All other disputes in relation to delayed discharge payments (e.g. whether to seek reimbursement, whether the day should be counted as a day of delayed discharge period etc.) should be resolved between the NHS body and local authority. Where they cannot be resolved then resolution would have to be way of an application for judicial review to the High Court.
As set out in existing guidance, the NHS organisation must ensure that it has verified sign-off data with the local authority, irrespective of whether the NHS body is seeking reimbursement or not. This should happen in advance of data being reported to the formal system so that errors can be identified and addressed. The way in which this happens is for local determination, although it is expected that it would be the relevant Director of Adult Social Services or their nominated representative who would be the local authority point of contact for this.
Irrespective of whether the delayed days fall into the reimbursement category or not, they must be reported by the relevant NHS body, this is reflected in the NHS Operational Guidance delivered via SitRep. These days include any person with a delayed discharge at any point in the given month, as well as that those patients who meet the DTOC definition on the last Thursday of each month. In terms of definition, Delayed Transfers of Care (DTOC)
mean that individuals are in a setting that is recognised as not being appropriate for the care they need. This potentially contributes to worse outcomes for the individual, particularly in the context of their quality of life, as well as placing additional and sometimes costly burdens on the NHS and local government.
The definition of a DTOC provided for within SitRep is when a patient is ready for transfer after being in receipt of acute care, when:
The exchange of data needed for the purposes of NHS bodies and local authorities carrying out their respective functions is allowed in accordance with the common laws of confidentiality and data protection legislation. It is the responsibility of the individual bodies to ensure they have robust data protection safeguards in place to ensure a patient’s personal data is kept secure and only used for the purposes that it is required (i.e. seen by those it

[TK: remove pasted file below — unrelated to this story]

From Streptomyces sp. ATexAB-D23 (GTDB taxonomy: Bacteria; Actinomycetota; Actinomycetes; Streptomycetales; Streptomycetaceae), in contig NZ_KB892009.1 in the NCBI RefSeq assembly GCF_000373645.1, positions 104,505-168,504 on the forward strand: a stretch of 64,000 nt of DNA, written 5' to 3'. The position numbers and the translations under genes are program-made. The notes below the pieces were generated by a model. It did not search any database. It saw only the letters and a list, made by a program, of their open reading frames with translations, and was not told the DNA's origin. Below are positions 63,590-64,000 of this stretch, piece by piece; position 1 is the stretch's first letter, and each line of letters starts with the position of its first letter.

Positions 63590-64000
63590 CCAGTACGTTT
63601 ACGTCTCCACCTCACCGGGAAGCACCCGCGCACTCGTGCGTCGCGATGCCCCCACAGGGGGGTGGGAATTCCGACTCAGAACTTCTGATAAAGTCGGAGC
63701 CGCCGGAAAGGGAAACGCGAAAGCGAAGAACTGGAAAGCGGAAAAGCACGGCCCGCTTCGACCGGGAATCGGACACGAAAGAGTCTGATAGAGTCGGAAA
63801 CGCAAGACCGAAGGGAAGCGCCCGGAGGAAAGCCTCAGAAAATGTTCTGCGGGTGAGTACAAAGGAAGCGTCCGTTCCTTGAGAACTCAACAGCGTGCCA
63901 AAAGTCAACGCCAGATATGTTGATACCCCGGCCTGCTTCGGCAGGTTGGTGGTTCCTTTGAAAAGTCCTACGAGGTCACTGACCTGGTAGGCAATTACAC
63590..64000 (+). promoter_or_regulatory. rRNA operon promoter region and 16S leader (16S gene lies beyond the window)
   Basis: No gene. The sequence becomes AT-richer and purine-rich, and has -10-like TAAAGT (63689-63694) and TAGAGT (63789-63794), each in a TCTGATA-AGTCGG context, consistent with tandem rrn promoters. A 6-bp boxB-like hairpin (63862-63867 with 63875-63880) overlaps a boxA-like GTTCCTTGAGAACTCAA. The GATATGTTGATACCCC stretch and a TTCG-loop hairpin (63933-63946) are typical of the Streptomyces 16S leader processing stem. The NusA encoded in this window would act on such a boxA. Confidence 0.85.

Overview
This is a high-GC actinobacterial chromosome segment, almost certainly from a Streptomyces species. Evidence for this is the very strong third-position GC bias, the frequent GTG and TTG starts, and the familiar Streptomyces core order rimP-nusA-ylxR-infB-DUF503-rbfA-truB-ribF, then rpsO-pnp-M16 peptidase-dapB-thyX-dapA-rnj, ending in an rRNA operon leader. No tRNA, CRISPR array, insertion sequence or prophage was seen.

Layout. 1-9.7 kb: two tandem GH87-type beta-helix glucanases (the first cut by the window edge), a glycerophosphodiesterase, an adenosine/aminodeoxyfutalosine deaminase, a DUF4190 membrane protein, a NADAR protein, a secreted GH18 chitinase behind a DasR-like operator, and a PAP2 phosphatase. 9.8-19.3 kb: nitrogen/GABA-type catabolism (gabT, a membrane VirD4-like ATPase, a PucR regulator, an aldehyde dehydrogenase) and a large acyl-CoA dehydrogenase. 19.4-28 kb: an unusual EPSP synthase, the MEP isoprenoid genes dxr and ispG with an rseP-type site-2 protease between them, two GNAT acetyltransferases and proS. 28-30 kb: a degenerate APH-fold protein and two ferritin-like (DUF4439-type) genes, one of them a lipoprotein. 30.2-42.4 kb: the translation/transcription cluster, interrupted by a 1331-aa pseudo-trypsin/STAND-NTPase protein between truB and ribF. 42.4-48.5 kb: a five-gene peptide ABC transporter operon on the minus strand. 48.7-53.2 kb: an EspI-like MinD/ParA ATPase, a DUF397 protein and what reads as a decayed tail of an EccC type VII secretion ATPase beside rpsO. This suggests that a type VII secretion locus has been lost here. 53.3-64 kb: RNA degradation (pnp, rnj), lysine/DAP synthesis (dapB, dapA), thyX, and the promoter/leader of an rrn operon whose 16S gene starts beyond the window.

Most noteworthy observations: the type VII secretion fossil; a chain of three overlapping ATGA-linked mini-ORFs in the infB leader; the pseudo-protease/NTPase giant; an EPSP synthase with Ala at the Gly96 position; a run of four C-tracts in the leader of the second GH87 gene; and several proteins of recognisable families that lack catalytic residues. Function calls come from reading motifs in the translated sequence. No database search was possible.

needs to be seen by on a needs to know basis).
It is fundamental that both the NHS body and the local authority involve the patient and, if appropriate, their carer about their current and ongoing care and support needs. In doing this, it should have already undertaken an assessment of the patient’s capacity to participate in an informed way in these discussions and, where they do not believe that the capacity exists, they should move forward by taking account of other existing regulation and guidance such as for example the Mental Capacity Act.
Other provisions and requirements under the Care Act may also be relevant to considerations arising to the discharge of hospital patients with care and support needs. Reference should be made to these, most notably those relating to: